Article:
Medical waste being dumped around Abbasi Shaheed Hospital in Karachi – Pakistan

Syringes with intact needles and used vials are found in a garbage dump inside Abbasi Shaheed Hospital. – White Star

KARACHI: The scale of government apathy toward what health experts described as a "volatile source of infection" could be measured from the piles of neglected medical waste that is inside and outside one of the largest public hospitals in the city.

A visit to Abbasi Shaheed Hospital (ASH) on Wednesday showed that there were three garbage dumps, one of them located within the boundary wall of the hospital's trauma center, where all kinds of medical waste was thrown.

Two garbage dumps, located a few meters from the hospital, were being used by nearby laboratories to dispose of their waste. Information collected from the ASH revealed that staff were using hospital facilities to dispose of medical waste for a long time.

No hospital administrative officer was immediately available for comment.

“Now, who would impose Section 144 here and eliminate these hazardous wastes that endanger public health? Do we need a celebrity to force the government to do its job, "said Dr. Qaiser Sajjad of the Pakistan Medical Association.

A PMA representative says that all institutions must work together for the good of people.

He was referring to Shaniera Akram's recent tweets about the state of Clifton Beach, parts of which were full of medical waste. The issue was highlighted by the media and woke up to the authorities, although for a while.

Further criticizing, Dr. Sajjad said that all institutions must work together for the public good.

“We know that ASH is under the Karachi Metropolitan Corporation and its administration should resolve the matter. But, it is the responsibility of the provincial government to intervene when it sees that an institution cannot do its job due to some obstacle, financing or otherwise, "he said.

"Source of volatile infection"

Explaining how unattended waste throughout the city is affecting public health, Dr. Sajjad said it had now become so common that patients admitted to hospitals to undergo surgery became ill due to some infection, which The risk of complications increases.

“Every concerned citizen is worried about swarms of flies and mosquitoes, which have invaded the city. But, this problem becomes more serious in the case of health care facilities, which are supposed to be very clean, ”he said, adding that the government needed to analyze the problem of medical waste as a priority.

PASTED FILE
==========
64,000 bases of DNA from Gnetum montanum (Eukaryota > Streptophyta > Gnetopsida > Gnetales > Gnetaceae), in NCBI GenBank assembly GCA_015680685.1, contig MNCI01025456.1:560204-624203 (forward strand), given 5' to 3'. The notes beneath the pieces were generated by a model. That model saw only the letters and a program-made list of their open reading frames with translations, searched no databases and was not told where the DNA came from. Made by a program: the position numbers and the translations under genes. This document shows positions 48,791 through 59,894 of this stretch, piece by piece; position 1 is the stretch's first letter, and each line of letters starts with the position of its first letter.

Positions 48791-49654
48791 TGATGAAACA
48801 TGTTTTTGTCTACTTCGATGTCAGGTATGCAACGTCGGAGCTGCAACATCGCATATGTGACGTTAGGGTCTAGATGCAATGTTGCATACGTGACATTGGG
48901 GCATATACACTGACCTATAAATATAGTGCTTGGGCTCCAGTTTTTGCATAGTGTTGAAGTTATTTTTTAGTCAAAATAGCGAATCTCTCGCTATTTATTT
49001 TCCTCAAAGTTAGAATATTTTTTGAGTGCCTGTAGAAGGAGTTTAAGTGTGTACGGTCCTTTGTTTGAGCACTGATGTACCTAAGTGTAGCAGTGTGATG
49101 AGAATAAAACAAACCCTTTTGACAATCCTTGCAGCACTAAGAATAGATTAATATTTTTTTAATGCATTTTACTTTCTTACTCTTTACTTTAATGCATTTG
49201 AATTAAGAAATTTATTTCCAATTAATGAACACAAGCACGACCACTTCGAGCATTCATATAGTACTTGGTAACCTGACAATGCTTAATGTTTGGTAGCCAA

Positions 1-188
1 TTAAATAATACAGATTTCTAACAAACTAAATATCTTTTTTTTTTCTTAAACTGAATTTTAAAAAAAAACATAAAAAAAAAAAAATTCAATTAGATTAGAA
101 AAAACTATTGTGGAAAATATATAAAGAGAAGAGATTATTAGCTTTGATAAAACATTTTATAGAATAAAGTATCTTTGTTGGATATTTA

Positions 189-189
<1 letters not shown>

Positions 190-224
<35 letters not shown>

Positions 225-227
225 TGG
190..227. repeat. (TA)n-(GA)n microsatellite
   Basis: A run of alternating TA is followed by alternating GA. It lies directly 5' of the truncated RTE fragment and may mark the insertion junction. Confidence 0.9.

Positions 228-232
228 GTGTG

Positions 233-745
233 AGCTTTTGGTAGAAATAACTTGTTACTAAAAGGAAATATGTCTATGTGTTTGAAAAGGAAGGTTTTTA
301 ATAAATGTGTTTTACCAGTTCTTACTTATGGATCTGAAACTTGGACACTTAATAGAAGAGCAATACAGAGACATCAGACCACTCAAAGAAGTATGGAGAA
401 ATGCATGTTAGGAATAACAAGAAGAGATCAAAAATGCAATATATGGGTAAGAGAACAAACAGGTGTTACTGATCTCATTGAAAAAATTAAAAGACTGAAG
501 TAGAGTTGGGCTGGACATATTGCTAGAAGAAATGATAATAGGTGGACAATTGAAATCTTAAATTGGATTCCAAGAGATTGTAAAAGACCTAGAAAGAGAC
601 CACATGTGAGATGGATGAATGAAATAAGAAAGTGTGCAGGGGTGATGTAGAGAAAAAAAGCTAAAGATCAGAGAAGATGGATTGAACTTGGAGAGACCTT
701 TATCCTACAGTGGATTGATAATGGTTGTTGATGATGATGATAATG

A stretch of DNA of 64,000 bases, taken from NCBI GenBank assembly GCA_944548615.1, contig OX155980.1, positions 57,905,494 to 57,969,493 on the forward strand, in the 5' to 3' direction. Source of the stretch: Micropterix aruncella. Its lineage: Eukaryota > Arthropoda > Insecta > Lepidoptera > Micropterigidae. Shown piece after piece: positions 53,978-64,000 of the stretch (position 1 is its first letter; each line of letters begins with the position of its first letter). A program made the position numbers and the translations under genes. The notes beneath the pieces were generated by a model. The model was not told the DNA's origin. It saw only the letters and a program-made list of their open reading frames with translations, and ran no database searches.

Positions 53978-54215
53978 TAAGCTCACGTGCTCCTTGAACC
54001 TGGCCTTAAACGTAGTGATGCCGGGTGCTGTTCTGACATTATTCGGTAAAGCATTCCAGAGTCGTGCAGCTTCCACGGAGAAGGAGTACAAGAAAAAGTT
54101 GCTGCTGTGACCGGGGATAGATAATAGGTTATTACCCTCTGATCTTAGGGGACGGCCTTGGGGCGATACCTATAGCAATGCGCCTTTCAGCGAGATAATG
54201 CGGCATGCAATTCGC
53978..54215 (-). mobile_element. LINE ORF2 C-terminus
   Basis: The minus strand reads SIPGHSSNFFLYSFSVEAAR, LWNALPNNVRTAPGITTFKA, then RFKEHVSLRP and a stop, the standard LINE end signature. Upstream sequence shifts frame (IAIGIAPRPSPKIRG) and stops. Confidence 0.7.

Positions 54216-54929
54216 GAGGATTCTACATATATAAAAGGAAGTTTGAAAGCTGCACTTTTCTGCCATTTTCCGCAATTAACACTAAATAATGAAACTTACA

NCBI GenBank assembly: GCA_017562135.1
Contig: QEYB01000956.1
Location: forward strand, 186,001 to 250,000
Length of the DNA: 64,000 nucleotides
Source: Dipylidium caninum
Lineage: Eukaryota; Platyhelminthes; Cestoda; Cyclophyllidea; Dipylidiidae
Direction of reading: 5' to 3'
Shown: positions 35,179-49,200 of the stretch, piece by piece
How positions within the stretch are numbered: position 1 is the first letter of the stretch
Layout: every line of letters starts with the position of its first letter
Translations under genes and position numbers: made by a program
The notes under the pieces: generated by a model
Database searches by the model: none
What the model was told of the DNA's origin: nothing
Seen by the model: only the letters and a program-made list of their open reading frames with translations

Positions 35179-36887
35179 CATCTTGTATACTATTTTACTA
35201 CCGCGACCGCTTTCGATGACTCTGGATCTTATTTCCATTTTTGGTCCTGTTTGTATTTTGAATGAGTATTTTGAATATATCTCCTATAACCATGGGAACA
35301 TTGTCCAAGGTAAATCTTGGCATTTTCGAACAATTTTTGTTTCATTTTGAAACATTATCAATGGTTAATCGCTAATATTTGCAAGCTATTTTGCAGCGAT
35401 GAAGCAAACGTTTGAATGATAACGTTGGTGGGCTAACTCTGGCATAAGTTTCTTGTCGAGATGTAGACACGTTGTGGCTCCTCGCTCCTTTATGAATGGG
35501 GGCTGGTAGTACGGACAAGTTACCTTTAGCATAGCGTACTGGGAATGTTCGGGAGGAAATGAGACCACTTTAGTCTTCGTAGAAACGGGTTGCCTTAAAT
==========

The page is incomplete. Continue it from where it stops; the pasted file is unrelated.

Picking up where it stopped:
Speaking about the impact of neglected medical waste, Dr. Altaf Ahmed, representative of the Society for Medical Microbiology and Infectious Diseases of Pakistan, explained that the dangerous thing about biological waste containing germs that cause diseases and toxic chemicals is that they It spreads with everything that comes in contact with it, including wind, rain, birds, insects, garbage collectors and even tires.

“So you can imagine the magnitude of the disaster it causes, since it affects hundreds and thousands of people. Medical waste is a volatile source of infection and must be collected by professionals.

"Given the poor civic conditions in which we live, it is not surprising that we see outbreaks of different diseases from time to time and antibiotic resistance is on the rise. Hospitals have become very insecure because they do not have established infection control practices ".

When asked what should be done, he said the government should teach and train hospital staff on infection control practices, in addition to establishing safe mechanisms to eliminate clinical waste and legislate on the issue.

“The old waste burning / incineration technology has been replaced by crushers that significantly reduce the size of the waste. Then, the garbage is disinfected and poured into landfills, ”he said, this procedure was environmentally safe as it did not involve the discharge of dangerous fumes.

No official from the Sindh Environmental Protection Agency was available for comment. The department is responsible for ensuring the implementation of hospital waste management standards in the province.

Posted in Dawn, September 6, 2019



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